(Editor’s note: This article originallly appeared in the Raleigh News & Observer on June 12, 2012.)
UNC-Chapel Hill needs to be more transparent and stop operating behind closed doors. Last year, media organizations had to file suit against the university for denying the public access to the football program’s records during the NCAA investigations. Recently, as a student journalist, I experienced that same secretive obstinacy.
I was seeking to access budget data for university departments in order to find out the real effects of the 2011 budget cuts. For many months, administrators had insisted that the budget cuts would damage the “academic core” and thereby diminish the undergraduate experience. To see whether the cuts had actually affected the departments, I needed to see department budgets for different years.
Most of the news coverage, however, revolved around cuts to the university as a whole. Overall numbers are helpful for some things, but they don’t show the entire picture. So I tried to do a little investigating, starting in December 2011.
As a senior, I could see some of the changes within my own department (Economics) unfolding over the last four years. I wanted to compare the Economics Department’s budget with other department budgets to understand the decision-making process that determined what was cut or kept.
Unfortunately, none of this information was online, so I contacted the associate vice chancellor for finance. He sent me the following response: Departmental budgets are maintained in the university’s financial system – FRS. Security access to the system is limited to university employees who need access to conduct official university business.
His response didn’t seem right – this is a public university, and it seems unreasonable that departmental budgets are kept secret from the public [budget figures for units above the department level, the College of Arts and Sciences, for example, are available]. I eventually met with him and the vice provost for finance and academic planning, but they said they could not provide me with the information I was seeking.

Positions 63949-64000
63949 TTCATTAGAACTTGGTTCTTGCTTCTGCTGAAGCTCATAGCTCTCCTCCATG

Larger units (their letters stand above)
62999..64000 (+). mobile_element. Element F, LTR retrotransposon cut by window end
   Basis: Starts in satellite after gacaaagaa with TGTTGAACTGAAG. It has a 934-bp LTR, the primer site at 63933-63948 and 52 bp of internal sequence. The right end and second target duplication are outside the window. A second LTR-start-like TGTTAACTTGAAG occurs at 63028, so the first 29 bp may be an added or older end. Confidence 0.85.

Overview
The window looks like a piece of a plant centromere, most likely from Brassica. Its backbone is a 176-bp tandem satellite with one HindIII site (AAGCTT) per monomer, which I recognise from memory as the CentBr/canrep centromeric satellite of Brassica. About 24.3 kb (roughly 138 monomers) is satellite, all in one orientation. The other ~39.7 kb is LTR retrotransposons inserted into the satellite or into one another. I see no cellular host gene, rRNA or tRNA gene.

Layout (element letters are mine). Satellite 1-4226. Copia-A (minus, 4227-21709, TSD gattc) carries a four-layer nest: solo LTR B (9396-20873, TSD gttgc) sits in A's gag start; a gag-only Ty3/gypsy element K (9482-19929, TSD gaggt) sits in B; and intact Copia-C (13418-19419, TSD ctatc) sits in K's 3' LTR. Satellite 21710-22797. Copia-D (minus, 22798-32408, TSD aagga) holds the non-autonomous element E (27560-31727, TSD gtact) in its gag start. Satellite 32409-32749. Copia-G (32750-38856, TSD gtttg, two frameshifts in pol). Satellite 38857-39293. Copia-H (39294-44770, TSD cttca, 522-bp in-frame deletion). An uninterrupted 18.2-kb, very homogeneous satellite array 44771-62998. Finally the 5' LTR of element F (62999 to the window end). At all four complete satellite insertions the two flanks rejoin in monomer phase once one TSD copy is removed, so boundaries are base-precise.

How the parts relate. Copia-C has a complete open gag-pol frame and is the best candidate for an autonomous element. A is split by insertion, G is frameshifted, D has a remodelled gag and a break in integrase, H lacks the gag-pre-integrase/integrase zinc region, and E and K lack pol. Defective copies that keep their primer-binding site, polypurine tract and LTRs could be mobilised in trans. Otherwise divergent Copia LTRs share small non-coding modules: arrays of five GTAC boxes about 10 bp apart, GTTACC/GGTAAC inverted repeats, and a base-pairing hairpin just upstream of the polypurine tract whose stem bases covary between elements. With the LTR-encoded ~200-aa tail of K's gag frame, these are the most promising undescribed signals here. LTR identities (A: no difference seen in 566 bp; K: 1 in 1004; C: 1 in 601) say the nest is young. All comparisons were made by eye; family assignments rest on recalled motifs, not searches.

At their suggestion, I contacted the business manager of every academic department in the College of Arts and Sciences and a few of the other schools, 48 people in total. Only 15 responded, and only eight of them gave me the slightest bit of information.
One business manager responded, “No Anthony – .this is not possible,” without explanation. Another merely replied, “Sorry, I do not know you and cannot help you.”
A department chair was willing to give me a general overview but concluded: “You would need to contact the Dean’s office for copies of any budget reports that we submit to them.”
I then contacted the dean’s office only to be told by the director of communications that each department had the budget report, not the dean’s office.
I made a final attempt and submitted a public records request with the university counsel on March 1 for one department’s budget. My request remains unfulfilled three months later. Even my phone call recently to ascertain a tentative timeline for my request has gone unreturned.
I understand that with the budget cuts the university’s support staff members are being asked to do more with less, as this response indicated: “Unfortunately, it would take us substantial effort and time to properly collate and organize this information so as to provide it to you in any form that would be useful to you. As part of the budget cutbacks, we are operating with reduced department staff whose time for their department duties is already severely strained. As such, I cannot allocate our limited resources to putting together such a detailed report for you at this time.”
On the other hand, shouldn’t university departments already know their budgets? How can any such operation function without knowing how much it spends?
Furthermore, this information is a public record and should be made accessible. The counsel’s office never said it wasn’t public; instead, I was shuffled around the university system and given excuse after excuse, most likely with the goal to frustrate me so that I would give up.
And they were right. I did my best, but almost five months after I began, I feel as though I’ve exhausted all the means of obtaining that information and come up dry. This is not how a university that seeks to be responsive to the needs of students – and taxpayers – should operate.
(Editor’s note: Anthony finally received the information he was seeking a week after this article appeared in the News & Observer.)